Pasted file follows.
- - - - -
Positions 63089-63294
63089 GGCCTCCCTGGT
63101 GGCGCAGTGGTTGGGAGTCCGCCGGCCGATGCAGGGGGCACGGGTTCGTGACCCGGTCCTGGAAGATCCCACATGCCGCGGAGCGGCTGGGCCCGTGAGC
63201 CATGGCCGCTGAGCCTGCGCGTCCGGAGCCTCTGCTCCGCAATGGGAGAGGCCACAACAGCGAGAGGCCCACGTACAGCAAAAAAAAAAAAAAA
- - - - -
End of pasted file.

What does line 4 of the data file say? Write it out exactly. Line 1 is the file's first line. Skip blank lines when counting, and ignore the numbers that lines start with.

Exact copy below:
63201 CATGGCCGCTGAGCCTGCGCGTCCGGAGCCTCTGCTCCGCAATGGGAGAGGCCACAACAGCGAGAGGCCCACGTACAGCAAAAAAAAAAAAAAA